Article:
– Mattias Klum, a National Geographic photographer who has ventured to some of the world’s most pristine areas is concerned by what he sees. But he tells Boyd that for every challenge, there is an equal amount of opportunity. And his new book, The Human Quest, explores the opportunities that the planet offers within the boundaries of her resources. Klum also tells of his love for Borneo and the incredible lengths he has gone to in the past in order to get the stunning images that he does.
– Sarah Marquis has spent her life walking. From Canada to Mexico, from Siberia to the far side of Australia. She says that three miles per hour is the perfect speed and that humans were made to walk. But humans weren’t necessarily made to live alone in the Australia’s rugged Kimberly Region alone, surviving on grubs, found water, and her knowledge of local plants. Marquis, who has spent the last 23 years walking, usually alone, says that these four months will be the culmination of everything she has learned in her career as a professional adventurer.
– Italy isn’t the top vacation destination place to see wildlife and beautiful nature scenery, but Jeremy Berlin says that it’s a possibility that is often overlooked by tourists. In that country’s Gran Paradiso National Park, ibex and chamois goat-antelopes were protected from poachers by the park’s status as a royal hunting park, which turned into a national park after a few generations. The park even has had a few wolves in recent years. Berlin’s article about Italy’s rugged national park is in the Feburary 2015 issue of National Geographic magazine.
– Non-human animals use verbal cues to communicate, but it has been difficult for scientists to prove that they use specific vocalizations to refer to other things in their environment, often food or predators. University of Zurich researcher Dr. Simon Townsend says that chimpanzees are one of the animals that use these “referential calls”. The apes are so malleable in their verbal skills that after two chimps were moved from a zoo in the Netherlands to one in Edinburg, Scotland. Once in their new home, over time, the chimpanzees changed their vocalizations used to refer to “apples” to better integrate with their new troop-mates. Dr. Townsend says that despite his time studying chimpanzee calls, he isn’t inclined to try to speak their “language”.
– Just as the United States is embroiled in debate over whether or not to build the Keystone XL pipeline, Canadians can hardly agree on what to call the substance the pipeline would be moving. Photographer Louis Helbig‘s new book, Beautiful Destruction portrays the “bituminous sands” more commonly known as “tar” or “oil sands,” depending on one’s view of their relative value. The book includes aerial photos of the whole tar/oil-sand industry in Alberta and the book also includes essays from people on both sides of the Canadian bitumen debate.
– Zoonotic viruses are those that pass from animals to humans. They’ve plagued us for as long as we’ve existed and they cross over with more regularity than we may realize. Most zoonotic diseases stop in a relatively short amount of time, because humans aren’t an ideal host. SARS, West Nile, avian and swine flus are all familiar zoonotic diseases. But none of them have been as difficult for our medicine to manage as HIV. Most people think of the virus that causes AIDS as a relatively recent affliction, but, as David Quammen explains in his new book The Chimp and the River, HIV made the leap from chimps to humans in the southeastern corner of Cameroon over a century ago. Quammen’s book explains how the virus likely spilled-over and turned into the global scourge that it is today.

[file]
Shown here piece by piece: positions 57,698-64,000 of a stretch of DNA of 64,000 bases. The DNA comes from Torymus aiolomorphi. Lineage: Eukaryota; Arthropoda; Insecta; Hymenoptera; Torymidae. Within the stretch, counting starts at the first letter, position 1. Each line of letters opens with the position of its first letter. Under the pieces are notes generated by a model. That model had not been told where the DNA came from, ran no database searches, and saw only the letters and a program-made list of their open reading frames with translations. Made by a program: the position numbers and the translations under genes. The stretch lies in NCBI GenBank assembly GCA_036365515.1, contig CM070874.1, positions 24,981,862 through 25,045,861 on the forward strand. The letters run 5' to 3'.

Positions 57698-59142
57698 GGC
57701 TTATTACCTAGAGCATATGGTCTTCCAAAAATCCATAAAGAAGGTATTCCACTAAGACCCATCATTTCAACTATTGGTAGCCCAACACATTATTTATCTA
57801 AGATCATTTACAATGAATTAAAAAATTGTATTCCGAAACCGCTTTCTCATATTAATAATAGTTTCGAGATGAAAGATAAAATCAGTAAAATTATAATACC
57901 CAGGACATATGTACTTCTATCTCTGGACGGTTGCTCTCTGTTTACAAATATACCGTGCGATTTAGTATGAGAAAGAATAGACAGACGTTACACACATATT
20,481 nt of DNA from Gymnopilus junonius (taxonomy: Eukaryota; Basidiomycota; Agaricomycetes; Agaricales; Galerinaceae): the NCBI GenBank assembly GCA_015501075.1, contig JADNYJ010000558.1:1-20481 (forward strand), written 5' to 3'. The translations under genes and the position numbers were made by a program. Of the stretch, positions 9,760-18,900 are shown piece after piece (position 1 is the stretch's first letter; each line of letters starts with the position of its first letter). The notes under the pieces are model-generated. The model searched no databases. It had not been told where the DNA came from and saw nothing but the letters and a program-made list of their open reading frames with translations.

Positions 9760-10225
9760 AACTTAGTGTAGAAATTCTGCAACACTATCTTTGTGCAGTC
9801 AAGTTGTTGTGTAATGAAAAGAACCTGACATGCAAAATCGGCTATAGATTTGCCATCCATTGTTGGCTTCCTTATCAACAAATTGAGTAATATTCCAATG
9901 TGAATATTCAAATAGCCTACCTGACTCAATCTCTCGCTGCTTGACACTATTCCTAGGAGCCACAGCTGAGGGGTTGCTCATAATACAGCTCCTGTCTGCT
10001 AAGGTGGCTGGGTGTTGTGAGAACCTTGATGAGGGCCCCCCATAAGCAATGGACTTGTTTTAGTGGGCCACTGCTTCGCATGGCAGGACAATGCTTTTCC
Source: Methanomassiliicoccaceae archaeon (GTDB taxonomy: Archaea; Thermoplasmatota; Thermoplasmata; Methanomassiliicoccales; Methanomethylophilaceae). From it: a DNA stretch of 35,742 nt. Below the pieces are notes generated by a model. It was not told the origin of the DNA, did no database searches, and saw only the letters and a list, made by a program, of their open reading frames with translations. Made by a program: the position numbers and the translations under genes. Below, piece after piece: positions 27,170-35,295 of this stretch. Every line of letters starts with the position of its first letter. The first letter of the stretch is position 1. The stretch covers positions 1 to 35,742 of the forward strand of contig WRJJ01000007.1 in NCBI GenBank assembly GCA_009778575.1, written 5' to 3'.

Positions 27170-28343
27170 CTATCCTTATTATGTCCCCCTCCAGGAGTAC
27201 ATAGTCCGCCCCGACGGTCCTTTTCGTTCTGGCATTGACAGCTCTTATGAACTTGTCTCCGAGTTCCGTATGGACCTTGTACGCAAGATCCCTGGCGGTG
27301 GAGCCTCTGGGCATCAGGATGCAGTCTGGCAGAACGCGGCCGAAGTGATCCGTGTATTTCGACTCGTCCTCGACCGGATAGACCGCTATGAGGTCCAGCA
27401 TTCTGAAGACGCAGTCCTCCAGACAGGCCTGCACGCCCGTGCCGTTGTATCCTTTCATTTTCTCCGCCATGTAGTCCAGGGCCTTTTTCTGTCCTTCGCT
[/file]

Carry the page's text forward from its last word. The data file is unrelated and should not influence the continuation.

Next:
– Bird watching is a low-risk way to enjoy the outdoors, which is why the hobby is as popular as it is. David Anderson has enjoyed observing the birds around him since he was young. But the climber and tour guide operator also explains that understanding birds can help fully appreciate the risks that we take in other aspects of our lives. His example: while recnetly climbing in the Andes, he noticed a group of condors wheeling overhead. A non-birder may have dismissed the behavior as odd; Anderson understood that the birds were hoping for the climbers to slip and provide an easy meal for the scavengers. In addition to South America, Anderson regularly runs tours into remote parts of the Tibetan Plateau in China, which can be difficult to get to alone, and are ripe for adventure.
– Morocco isn’t just desert and mountains. The predominately Muslim nation is home to scenic Saharan dunes and the Atlas Mountains, but it is also boasts many centuries-old cities that are living museums. Sarah Casewit, a travel expert at Blue Parallel Luxury Tours, was raised in Morocco and says that Casablanca, among the best known Moroccan cities, isn’t her favorite city in the country. She recommends UNESCO World-Heritage site Fes, and “fun, exciting, exotic, smelly, loud, vibrant” Marrakesh as two highlights of the country’s historic markets and welcoming locals.
– With the consistent snow storms pummeling the northeastern United States and North Carolina, and a drought starving ski resorts in the west, the early winter months of 2015 have been abnormal. But Joel Gratz, founder of OpenSnow, says that weather is often abnormal. He said that it’s almost impossible to make a long-term weather prediction, but says that the bumper snowfall in New England should hold with cold weather to maintain the base that has already fallen, while the western states should get the snow they crave late in February and early into March.
– In this week’s Wild Chronicles segment, Boyd details a lapse of judgment that involves the Yugoslavian Army, cheap cross country skis, and a recently resurfaced photo.